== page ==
The Differences Between Accounting and Bookkeeping

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The differences between Accounting and Bookkeeping. If you’re Business Owner, you may ask, “so what,” and you would be right!

Business Owners usually do not draw a distinction between Accountants and Bookkeepers, if they have an issue with regard to their financial records and data they expect that issue whether it’s more Accounting-related or more Bookkeeping-related to get resolved, regardless with the assistance of either their in-house or contracted professional.

Both are necessary and interdependent, but hiring someone with expertise in one without the other can be problematic. Understanding how QuickBooks is structured, the necessary workflows, and how to enter and edit records and data are necessary to being called a Bookkeeper, but without an understanding of Accounting it becomes very difficult to deliver credible services to clients in two fundamental areas – proper Financial Accounting (compliance) and Managerial Accounting (data that business Owners/Partners/Managers need to make informed business decisions). Simply put, Accounting and its’ associated rules, estimates and principles provides guidance on how entries or records should be made and, very often, must be made to reflect the intent and substance of a transaction. Bookkeeping, on the other hand is, usually involved with the mechanics of making the transaction, for example – the act of entering transactions, editing records, correcting errors and maintaining records that should be done in accordance with the correct accounting treatment.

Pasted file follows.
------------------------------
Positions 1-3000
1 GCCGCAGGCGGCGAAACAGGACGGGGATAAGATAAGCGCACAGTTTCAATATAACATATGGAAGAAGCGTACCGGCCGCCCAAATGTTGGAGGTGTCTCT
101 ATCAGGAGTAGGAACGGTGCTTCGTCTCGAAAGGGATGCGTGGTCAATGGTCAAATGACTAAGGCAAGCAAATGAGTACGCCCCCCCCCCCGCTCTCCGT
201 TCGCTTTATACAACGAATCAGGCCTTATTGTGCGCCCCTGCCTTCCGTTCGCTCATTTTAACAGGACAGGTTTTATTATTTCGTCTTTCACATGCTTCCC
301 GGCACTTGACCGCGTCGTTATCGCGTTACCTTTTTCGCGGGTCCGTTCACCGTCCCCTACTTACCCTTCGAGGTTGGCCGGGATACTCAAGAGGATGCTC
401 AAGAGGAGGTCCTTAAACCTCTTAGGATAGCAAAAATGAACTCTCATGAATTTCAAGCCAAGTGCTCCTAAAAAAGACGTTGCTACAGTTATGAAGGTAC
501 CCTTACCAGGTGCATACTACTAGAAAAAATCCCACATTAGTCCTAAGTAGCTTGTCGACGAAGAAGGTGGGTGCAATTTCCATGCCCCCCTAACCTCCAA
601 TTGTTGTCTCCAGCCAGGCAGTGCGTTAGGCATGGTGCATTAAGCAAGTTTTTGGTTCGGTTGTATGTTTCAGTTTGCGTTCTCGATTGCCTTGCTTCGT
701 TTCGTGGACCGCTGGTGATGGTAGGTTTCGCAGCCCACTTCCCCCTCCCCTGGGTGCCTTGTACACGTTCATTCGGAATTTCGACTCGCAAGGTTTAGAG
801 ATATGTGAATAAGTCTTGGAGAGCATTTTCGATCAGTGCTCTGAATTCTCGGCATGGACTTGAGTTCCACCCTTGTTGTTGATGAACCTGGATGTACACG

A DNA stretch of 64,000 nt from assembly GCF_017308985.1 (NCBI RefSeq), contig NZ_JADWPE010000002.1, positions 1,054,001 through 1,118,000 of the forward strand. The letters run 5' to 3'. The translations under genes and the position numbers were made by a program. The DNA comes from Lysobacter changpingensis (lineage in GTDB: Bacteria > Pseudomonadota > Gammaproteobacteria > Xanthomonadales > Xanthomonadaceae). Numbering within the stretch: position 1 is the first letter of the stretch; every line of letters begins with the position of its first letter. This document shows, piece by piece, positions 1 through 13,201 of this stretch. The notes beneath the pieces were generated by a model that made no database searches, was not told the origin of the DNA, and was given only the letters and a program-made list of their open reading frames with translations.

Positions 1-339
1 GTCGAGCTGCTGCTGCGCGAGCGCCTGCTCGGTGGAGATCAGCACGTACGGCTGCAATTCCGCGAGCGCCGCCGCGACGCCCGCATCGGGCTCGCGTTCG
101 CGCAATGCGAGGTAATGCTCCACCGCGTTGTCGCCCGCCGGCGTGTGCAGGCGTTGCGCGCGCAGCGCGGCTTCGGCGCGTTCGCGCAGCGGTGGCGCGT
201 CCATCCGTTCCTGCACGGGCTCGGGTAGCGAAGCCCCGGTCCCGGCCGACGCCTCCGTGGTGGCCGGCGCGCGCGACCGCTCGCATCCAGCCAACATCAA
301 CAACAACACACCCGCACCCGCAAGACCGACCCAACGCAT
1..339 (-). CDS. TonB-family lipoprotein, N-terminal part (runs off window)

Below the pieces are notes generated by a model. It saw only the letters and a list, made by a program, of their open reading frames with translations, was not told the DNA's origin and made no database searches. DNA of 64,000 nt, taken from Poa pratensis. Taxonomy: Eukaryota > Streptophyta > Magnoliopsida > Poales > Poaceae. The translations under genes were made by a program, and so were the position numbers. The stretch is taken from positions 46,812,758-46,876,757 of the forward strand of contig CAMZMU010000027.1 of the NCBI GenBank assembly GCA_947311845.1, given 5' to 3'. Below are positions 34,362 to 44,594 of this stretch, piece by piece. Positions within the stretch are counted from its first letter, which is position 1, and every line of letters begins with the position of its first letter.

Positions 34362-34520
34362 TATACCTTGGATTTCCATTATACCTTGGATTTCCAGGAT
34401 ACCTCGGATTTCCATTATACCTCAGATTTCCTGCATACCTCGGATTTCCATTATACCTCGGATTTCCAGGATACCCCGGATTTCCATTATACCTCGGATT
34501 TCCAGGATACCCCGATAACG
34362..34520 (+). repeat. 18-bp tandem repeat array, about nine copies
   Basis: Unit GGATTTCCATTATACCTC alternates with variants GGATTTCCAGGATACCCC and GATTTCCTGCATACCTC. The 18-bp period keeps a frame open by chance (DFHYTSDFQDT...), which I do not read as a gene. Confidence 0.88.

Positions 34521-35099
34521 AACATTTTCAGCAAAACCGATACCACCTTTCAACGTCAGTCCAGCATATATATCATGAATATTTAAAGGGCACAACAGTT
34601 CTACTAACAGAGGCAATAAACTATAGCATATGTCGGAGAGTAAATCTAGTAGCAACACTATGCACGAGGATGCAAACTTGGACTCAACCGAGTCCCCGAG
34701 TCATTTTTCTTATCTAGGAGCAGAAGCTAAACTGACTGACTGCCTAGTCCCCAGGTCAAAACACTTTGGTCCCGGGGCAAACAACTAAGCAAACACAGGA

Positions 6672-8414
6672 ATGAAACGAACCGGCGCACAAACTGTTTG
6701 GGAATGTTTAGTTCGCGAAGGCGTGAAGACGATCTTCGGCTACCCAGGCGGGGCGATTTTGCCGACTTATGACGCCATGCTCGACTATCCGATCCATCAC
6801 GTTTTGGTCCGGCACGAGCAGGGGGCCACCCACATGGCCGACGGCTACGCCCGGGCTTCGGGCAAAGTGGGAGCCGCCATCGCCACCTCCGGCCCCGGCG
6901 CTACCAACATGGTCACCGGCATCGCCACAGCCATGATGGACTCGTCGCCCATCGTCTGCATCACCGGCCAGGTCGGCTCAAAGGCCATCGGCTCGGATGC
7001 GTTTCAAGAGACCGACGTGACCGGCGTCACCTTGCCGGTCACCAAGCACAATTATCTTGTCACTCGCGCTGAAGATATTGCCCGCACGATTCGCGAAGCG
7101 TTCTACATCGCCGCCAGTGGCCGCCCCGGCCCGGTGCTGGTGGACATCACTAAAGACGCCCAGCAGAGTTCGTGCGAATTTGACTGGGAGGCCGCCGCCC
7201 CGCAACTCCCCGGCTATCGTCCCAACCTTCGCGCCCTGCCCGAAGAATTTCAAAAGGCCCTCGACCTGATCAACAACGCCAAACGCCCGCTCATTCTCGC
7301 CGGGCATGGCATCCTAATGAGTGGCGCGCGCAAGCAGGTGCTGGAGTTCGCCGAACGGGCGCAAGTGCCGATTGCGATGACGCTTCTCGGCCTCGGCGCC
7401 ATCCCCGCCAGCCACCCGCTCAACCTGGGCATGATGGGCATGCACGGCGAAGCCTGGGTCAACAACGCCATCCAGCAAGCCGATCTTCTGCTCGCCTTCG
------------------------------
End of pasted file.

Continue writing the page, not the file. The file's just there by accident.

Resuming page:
Engaged and savvy Business Clients need accurate and sound (underlying) data to perform further analysis of financial statements to understand the historical, “where has this business been,” question and to use this same data to make logical assumptions as to where this business is headed (forecasts).

This data is the logical output of the work that accountants and bookkeepers perform. If the methods or work are flawed or incorrect, the financial statements, depending on the magnitude of the problem may either be erroneous or worse, misleading. Client’s that base their decisions on statements that are less than reliable could prove to be a costly mistake. As an example, I’ve experienced situations where a client’s gross income was overstated (due to the misclassification of bank deposits that overstated revenue). This led to tax liabilities and payments in excess of what they were obligated to make.

Businesses are diverse and evolve over time, but some things, like accurate financial records will always be a necessary constant. At a minimum, clients need friendly, competent, proficient, accounting and bookkeeping services. As technology improves and makes outsourcing of accounting functions more attractive to clients of all types and sizes, these independent contractors will need to become more flexible, fluent in many aspects of Accounting (depending on the scope and type of clients each Firm chooses to engage) and service-centric.

Clients will continue to “raise the bar,” and expect a greater depth of those services that will help them navigate the uncertainties of (future) economic cycles as well as the changing complexities of the tax code, to name just two. And, the ability for Firm’s to render these more complex (Advisory) services depends on the fundamentals of having accurate, sound financial records and data.

Finally, as technology evolves and improves, the differences between Accounting and Bookkeeping will likely become more blurred.

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Accountants and Bookkeepers Obsolete